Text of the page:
Nqobile Nkosi is not a typical top-floor executive who speaks in jargon that is punctuated with tales of business deals worth billions, but he is definitely a quintessential entrepreneur in his own right.
The qualified jeweller and owner of NQ Jewellery creates exquisite customised jewellery and has cultivated a clientele that includes some of the richest people in the country.
In his workshop in the East Rand, we witnessed the passionate entrepreneur’s healthy obsession with excellence, which has made him the go-to business for jewellery.
Born and bred in Dube, Soweto, 36-year-old Nkosi – raised by his mother, a church administrator, and grandmother, a versatile businesswoman who did tailoring – ran a shebeen and was a vendor at local sports events.
Even before he matriculated in 2001, Nkosi says he was already a handyman of sorts.
“I went to Orange Grove Primary School, then Edith Hinds High School in Jeppestown. After matriculating, I studied electrical engineering at Highveld Technical College in Langlaagte,” he says.
Electrical engineering, Nkosi says, was a natural choice. He was curious and spent a lot of time tinkering with broken electrical appliances. At school, he excelled in mathematics and science.
“I was the guy neighbours called when they needed to get their TV or other appliances fixed, but I was never interested in business.”
His time at Highveld was short-lived as funds ran dry after his grandmother fell ill and his mother had to take care of her.
“I had to return home and do odd jobs. I would be a spanner boy at the mechanic around the corner, an assistant to the local welder and anything else where I could learn. Most of the people there are skilled and qualified, so I learnt from them,” he says.
After more than a year doing odd jobs, Nkosi approached the George Tabor College (now called the South West Gauteng Further Education and Training College) to try to enrol for the qualification he had been pursuing earlier.
The class was full and he was instead offered an opportunity to join a two-year learnership programme in jewellery design and manufacturing.
“They asked me to draw something and to make it. I made a pendant and necklace, and they were impressed. It was on that day that I knew I wanted to do this for the rest of my life.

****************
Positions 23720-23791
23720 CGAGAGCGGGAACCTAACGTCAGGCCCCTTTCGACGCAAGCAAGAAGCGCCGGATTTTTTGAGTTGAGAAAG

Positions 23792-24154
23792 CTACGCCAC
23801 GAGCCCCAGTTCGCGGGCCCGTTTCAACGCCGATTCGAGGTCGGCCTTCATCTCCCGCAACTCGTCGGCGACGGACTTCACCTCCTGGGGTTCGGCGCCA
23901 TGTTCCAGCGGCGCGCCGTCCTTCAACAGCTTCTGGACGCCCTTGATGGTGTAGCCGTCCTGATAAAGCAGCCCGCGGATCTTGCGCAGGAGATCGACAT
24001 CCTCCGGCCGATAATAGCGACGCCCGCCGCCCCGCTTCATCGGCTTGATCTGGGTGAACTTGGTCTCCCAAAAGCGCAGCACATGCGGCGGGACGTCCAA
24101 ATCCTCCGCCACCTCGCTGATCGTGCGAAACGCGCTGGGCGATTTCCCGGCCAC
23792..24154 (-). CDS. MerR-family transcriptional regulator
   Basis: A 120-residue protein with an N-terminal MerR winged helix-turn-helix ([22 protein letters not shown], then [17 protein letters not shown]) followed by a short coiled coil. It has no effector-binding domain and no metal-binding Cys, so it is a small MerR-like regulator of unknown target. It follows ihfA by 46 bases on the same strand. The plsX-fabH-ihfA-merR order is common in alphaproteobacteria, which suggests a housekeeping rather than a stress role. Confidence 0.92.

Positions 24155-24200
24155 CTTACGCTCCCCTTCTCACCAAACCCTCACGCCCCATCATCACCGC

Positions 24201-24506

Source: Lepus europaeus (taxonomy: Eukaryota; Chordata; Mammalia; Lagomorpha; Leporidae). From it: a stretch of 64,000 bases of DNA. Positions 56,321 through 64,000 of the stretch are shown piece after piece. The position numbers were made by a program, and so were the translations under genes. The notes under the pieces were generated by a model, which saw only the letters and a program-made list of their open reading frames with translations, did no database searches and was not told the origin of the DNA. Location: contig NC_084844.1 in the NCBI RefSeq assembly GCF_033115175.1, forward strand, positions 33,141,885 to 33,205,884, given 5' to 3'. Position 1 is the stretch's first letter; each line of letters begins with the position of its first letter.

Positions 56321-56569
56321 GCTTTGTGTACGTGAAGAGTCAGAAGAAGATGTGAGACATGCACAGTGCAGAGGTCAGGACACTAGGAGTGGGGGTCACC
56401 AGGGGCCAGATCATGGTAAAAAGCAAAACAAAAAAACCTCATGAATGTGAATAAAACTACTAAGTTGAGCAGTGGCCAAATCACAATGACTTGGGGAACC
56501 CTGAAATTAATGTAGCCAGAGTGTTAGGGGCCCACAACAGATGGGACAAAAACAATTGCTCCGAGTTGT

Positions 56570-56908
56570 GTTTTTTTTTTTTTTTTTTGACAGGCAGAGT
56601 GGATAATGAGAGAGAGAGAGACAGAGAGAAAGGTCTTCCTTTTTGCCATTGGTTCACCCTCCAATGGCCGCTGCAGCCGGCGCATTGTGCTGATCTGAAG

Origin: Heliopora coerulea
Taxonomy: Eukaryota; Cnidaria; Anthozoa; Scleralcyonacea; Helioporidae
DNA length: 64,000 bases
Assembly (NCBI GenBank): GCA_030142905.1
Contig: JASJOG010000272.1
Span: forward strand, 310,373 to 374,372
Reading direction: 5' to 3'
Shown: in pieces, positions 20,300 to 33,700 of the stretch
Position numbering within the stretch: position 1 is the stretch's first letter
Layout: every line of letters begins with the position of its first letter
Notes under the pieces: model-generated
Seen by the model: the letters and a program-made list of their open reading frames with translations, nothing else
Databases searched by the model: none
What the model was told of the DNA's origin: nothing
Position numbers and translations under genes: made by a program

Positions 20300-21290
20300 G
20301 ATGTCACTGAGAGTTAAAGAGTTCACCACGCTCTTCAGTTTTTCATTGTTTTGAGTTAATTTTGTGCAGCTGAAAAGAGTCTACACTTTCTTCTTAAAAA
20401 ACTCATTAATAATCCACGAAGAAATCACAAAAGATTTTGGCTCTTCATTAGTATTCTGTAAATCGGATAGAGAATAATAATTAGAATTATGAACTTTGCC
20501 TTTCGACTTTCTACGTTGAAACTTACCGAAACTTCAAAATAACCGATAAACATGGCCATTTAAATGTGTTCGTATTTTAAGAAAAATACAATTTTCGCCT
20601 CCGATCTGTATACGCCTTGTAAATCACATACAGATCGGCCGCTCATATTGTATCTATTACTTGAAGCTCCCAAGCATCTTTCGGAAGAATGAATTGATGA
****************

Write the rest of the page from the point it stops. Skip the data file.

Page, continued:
“After a month, I was losing my mind because I loved it so much and realised that I was one of the few who were good at both designing and manufacturing – most of my peers were good at one of the two, not both.”
The college allowed him to use its equipment after completing his learnership, so he started building a private client base: “I was doing jewellery restorations and repairs, but still had to do odd jobs such as selling vetkoek and washing cars to make cash.
“Around 2009, I had my big breakthrough,” he recalls.
That year, he won R150 000 in the Jet Community Awards competition. He used the money to renovate his back room into a mini workshop and to buy equipment.
“I used all the money as business capital. I was still young and could have used the money on other things. That award came with a lot of exposure.
“At the time, I was the only self-funded township jewellery designer, manufacturer and retailer in the country.”
As his business grew, various partnerships were offered.
“I tried to partner with a number of people, but it didn’t work out until I met my current partner, lawyer Jerry Nkeli. He helped me turn the art into a business, and that transition was not easy.”
Nkosi praises Nkeli for unleashing his potential as a businessperson.
“I’ve done a number of courses – from business courses to diamond grading to costing. I have about five diplomas, some are about various disciplines in the business that I did online,” he says.
Such self-empowering studies attracted bigger clients and opened even bigger opportunities. In 2016, Nkosi won the Tsogo Sun entrepreneur of the year award and, two years later, opened a workshop at the Rand Refinery in Germiston, and he is still based there.
NQ Jewellery offers end-to-end services that cover the entire value chain – from design and manufacturing to the distribution and sale of the final product.
“We are also growing our presence in hotels, casinos and private boutiques, but plan to have a walk-in store in a mall.”
The business currently employs three people full time, but when it receives bigger orders, Nkosi employs up to 15 people.
While access to the market remains the biggest challenge, Nkosi says his competitive edge is in sticking to the basics of his standard of excellence.
“I keep it simple; less is more. That’s one of the biggest lessons my business partner taught me, even on customer relations and designing sophisticated products for clients.
“The industry in South Africa is not in good shape. More than 80% of the jewellery sold in the country is not made here. I’ve been fortunate to spend time overseas where jewellery is made locally,” he says.
In addition to running his business, Nkosi has for the past six years offered free classes on Saturdays for young people who are interested in the industry.